What does the Bible say about retirement?
I am curious to know if there are biblical guidelines relating to the optimal retirement age and how Christians are supposed to live during our retirement years. Basically, what does a Godly retirement look like?
Based on my research and consultations with pastors, I found that the Bible has no direct reference to retirement or retirement planning, except for one passage in Numbers 8:23–26:
The LORD said to Moses, “This applies to the Levites: Men twenty-five years old or more shall come to take part in the work at the tent of meeting, but at the age of fifty, they must retire from their regular service and work no longer. They may assist their brothers in performing their duties at the tent of meeting, but they themselves must not do the work. This, then, is how you are to assign the responsibilities of the Levites.”
In this passage, the Lord instructs Moses to call upon all the Levite men between the ages of 25 and 49 to perform work on the tabernacle. Men over the age of 50 must not work like they used to. It is acceptable for these older men to provide assistance to the younger ones so that they can carry out their work duties at the tent. However, the older men must not perform the actual work.
Since this Bible passage is an account of what took place during Moses’ leadership, what could be extracted here is a reference to that period of history rather than a universal rule. There is an age limit to work at the tent of meeting. This historical account is insufficient for anyone to derive a biblical principle around the concept of retirement.
On the other hand, we can see from the Bible that God called His servants to work laboriously into their old age. Moses started his ministry as the leader of Israel when he was 80 years old; he spent forty years leading the Israelites in the wilderness. Moses’ career as a leader was at its height when God handed him the 10 Commandments at Mount Sinai when he was 80. His role continued until he passed away at the age of 120.
The Bible has numerous examples of people working continually through their lives, carrying out specific roles. The concept of retirement is non-existent. Also, contrary to the idea of retirement, the Bible encourages us to proclaim God’s wonderful deeds and power to the future generation, even during our golden years. The words of the psalmist echo this theme so eloquently:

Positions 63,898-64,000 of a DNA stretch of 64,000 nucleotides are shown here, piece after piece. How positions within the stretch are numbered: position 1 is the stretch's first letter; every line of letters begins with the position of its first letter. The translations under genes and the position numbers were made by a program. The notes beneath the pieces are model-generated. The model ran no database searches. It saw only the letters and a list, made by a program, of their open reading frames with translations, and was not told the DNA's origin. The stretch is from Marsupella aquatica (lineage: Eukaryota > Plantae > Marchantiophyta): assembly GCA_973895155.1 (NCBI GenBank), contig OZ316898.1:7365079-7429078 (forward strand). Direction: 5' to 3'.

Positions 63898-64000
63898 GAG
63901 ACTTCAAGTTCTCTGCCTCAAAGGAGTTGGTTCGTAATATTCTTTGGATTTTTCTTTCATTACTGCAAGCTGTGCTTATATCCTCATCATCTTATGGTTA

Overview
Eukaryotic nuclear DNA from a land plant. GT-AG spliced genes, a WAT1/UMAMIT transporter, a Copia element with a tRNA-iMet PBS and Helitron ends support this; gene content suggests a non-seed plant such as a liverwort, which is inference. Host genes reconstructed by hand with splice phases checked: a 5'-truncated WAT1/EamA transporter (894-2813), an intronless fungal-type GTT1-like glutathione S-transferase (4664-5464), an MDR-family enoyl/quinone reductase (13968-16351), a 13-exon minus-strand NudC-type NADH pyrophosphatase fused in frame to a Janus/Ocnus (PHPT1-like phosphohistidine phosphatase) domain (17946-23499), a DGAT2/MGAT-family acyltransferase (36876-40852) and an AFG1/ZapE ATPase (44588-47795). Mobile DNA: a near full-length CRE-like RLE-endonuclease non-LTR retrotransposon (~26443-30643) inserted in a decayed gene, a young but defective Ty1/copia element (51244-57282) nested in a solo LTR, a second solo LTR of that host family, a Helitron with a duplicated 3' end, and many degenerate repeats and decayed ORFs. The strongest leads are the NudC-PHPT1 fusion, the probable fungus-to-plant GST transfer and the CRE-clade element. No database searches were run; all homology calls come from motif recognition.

“As for me, I will always have hope; I will praise you more and more. Since my youth, God, you have taught me, and to this day I declare your marvelous deeds. Even when I am old and gray, do not forsake me, my God, till I declare your power to the next generation, your mighty acts to all who are to come.” ~Psalm 71:14, 17, 18
In Isaiah 46:3–4, God affirms His love and care for His people from cradle to grave:
“Listen to me, you descendants of Jacob, all the remnant of the people of Israel, you whom I have upheld since your birth, and have carried since you were born. Even to your old age and gray hairs I am he, I am he who will sustain you. I have made you and I will carry you; I will sustain you and I will rescue you.”
May these passages encourage us to share God’s supremacy and His wonderful deeds with our sons and daughters, nieces and nephews, Sunday school children, and our next-door neighbors!
Imagine you are eighty-five years old, finishing your race on earth. You are knocking at the doors of the pearly gates. St. Peter kindly opens the door for you. With reverence and awe, you are greeting the King of kings with these words, “Dear Lord, mission accomplished! May I join you in eternal glory and worship?” The Master replies, “Well-done, good and faithful servant. Welcome to the Father’s world.”
While standing there, amazed, you overhear a conversation from another who is newly dead, “I know you are a fair and righteous Master, and I was afraid. Therefore, I hid my talents and gifts in a safe and secret place. Now, here they are. I’m returning them back to you in their original packaging.” The Master’s response reminds you of the parable from Matthew 25:14-30.
Each one of us is unique. God gives us talents and gifts according to His purpose. He keeps us around because He is still giving us opportunities to complete our mission on earth.
So, what does Godly retirement mean to you?